The English Arbitration Act of 1996 is revered as underpinning the subsequent success of London as perhaps the world’s busiest arbitration venue. However, as the Act approaches its 30th anniversary, light touch reform is being considered.
- The law of the arbitration agreement: This is perhaps the most discussed reform to the Act. The current law in England & Wales for determining the proper law of an arbitration agreement was set in Supreme Court decision Enka v Chubb . However, the consensus is that the law remains unnecessarily complex. The Law Commission therefore wish to confirm that the law of the arbitration agreement is the law of the seat unless the parties expressly agree otherwise. This amendment has been welcomed by local practitioners.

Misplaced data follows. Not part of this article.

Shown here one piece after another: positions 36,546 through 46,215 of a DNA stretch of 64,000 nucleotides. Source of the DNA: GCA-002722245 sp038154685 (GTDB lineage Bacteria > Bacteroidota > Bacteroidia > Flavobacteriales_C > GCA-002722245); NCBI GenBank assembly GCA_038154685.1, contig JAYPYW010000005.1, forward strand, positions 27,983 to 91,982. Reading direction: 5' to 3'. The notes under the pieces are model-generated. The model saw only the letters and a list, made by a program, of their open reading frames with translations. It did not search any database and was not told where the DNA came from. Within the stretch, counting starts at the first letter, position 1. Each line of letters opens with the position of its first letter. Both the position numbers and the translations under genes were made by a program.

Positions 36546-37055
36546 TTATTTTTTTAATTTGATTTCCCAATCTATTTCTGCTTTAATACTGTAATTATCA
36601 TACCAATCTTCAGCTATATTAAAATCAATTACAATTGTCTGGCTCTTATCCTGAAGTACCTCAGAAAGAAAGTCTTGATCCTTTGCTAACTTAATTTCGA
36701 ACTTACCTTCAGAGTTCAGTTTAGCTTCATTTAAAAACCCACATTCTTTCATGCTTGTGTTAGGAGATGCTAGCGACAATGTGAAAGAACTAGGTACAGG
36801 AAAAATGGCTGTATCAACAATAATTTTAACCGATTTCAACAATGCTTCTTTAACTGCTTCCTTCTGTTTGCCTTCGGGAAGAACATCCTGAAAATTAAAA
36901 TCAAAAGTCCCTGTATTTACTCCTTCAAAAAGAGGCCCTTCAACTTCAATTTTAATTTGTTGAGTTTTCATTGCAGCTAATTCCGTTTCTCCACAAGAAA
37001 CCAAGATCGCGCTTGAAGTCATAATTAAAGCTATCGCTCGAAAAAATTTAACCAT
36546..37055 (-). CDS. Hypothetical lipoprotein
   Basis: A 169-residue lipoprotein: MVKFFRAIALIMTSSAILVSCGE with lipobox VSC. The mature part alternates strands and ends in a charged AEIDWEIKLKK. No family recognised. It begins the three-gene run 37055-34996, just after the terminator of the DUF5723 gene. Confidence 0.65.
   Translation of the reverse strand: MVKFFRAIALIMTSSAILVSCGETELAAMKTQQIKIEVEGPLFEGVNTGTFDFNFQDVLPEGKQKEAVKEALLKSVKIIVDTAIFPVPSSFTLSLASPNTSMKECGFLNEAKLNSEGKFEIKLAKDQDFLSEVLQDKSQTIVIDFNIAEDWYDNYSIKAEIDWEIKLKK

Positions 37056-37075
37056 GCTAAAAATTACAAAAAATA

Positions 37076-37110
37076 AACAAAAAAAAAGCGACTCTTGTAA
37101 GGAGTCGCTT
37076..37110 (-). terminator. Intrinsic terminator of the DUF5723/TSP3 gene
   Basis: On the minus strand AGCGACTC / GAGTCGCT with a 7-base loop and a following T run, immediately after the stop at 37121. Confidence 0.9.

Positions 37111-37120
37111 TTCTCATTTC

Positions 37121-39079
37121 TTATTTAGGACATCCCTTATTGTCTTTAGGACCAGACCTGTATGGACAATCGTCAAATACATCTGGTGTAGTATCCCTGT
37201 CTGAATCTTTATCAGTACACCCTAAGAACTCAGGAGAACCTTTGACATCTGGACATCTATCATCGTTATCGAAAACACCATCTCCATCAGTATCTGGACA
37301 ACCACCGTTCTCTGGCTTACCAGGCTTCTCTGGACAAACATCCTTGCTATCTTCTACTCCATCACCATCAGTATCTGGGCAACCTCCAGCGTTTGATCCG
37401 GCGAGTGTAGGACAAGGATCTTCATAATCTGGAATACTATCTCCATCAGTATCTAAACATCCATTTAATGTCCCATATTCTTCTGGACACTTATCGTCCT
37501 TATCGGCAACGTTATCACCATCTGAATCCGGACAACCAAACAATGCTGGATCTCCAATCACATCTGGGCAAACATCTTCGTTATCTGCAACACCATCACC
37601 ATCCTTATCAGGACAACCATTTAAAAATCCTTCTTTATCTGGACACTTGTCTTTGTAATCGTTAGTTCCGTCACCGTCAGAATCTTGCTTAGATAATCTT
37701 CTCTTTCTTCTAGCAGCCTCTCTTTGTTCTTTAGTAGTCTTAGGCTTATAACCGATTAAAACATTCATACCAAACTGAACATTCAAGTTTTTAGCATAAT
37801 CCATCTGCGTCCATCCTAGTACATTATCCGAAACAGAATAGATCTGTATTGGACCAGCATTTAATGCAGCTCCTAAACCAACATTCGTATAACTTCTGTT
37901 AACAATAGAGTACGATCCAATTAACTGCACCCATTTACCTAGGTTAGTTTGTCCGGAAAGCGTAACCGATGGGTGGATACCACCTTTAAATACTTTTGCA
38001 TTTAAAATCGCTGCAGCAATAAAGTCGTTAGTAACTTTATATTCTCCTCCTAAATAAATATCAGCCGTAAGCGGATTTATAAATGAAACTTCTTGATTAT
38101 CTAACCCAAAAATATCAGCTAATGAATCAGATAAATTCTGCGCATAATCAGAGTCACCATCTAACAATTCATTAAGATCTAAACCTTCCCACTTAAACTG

- Confidentiality: Under English law, there is an implied duty to maintain arbitral confidentiality. This is a court developed concept established under the common law. It is not prescribed by the Act. This was therefore one area that was much discussed during the Law Commission consultation. Ultimately however, the Law Commission concluded that the Act should not codify the law of confidentiality.
- Jurisdictional challenges: Currently under the Act, challenges to the court on the basis that the Tribunal lacked jurisdiction involve a full rehearing. The Law Commission has proposed that rights of challenge should be limited to a review by the court of the Tribunal’s decision. However, the Commission has suggested that this change be made via amendments to the rules of court rather than to the Act.
There are several other minor amendments being proposed. But as the above discussion demonstrates, there was little appetite for major change with most London arbitration practitioners feeling strongly that the Act works well as it is. When it passes into law the updated Act will therefore look much as it already does.
This article is available in the Jenner & Block Japan Newsletter. / この記事はJenner & Blockニュースレターに掲載されています。